Tuesday, April 22, 2014

Shedding some light on "Snake Doctor"

One of my favourite episodes of the old-time radio series Escape is "Snake Doctor," a fine tale from a very fine program. Written by Irvin S. Cobb, it's a very tight drama about a murderous hunter who believes the local legend about the "Snake Doctor" possessing a horde of hidden riches; the hunter coolly plots to murder "Snake Doctor" and take his money.

You can hear the episode from archive.org here. As I began looking up my favourite episodes of Escape in their original print form, "Snake Doctor" is one I only recently obtained, via the 1923 hardcover Snake Doctor and Other Stories. It's interesting to note that while the radio program gives the hunter a son, there's no such character in the original tale - it certainly suits radio for him to have someone else to speak with and fits seamlessly with the rest of Cobb's tale.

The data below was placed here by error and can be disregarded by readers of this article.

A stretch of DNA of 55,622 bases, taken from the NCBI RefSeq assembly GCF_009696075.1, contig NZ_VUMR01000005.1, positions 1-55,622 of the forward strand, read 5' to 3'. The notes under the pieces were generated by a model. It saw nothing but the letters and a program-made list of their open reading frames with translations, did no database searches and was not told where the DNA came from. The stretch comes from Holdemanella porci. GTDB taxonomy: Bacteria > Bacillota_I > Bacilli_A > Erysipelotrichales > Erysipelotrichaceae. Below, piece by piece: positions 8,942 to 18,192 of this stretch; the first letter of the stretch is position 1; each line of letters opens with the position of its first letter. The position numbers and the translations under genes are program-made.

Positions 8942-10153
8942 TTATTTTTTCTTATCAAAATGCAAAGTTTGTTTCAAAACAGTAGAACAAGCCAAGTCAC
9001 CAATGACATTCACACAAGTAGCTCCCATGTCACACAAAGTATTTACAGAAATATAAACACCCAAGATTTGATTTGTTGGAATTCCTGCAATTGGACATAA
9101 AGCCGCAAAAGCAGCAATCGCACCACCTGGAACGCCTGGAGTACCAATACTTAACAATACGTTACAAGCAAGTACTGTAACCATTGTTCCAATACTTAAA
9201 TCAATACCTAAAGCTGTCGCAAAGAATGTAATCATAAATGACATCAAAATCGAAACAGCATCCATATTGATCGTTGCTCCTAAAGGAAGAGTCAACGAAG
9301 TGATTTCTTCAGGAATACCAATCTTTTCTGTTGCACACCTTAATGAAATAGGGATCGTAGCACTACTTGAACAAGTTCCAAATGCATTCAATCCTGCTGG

Something I realized while reading Cobb's original text is that the Snake Doctor was a Caucasian man; not that he was portrayed as African-American in the radio version, but somehow it made to sense to me to assume that an unspoken reason for the hunter's intense hatred for Snake Doctor was simple racism; reading the text, however, it's clear that Snake Doctor was supposed to be white. In Cobb's other stories, it's also extremely clear which characters are black (there are instances of the n-word-I'm-too-ashamed-to-type).

I had also hoped Snake Doctor and Other Stories would open me up to more of Cobb's work, considering how much I think of the titular story (it also won the 1922 O. Henry Prize). However, said Other Stories don't possess the tense thrills of "Snake Doctor." They possess some simple humour and charm (plus some unfortunately-expected racism) and a certain longing for one's old Kentucky home, far, far, away. Cobb was an immensely popular US author in his day, but he's virtually forgotten today; we OTR fans who enjoy the Escape adaptation of "Snake Doctor" are probably doing more than anyone else at keeping his name remembered.

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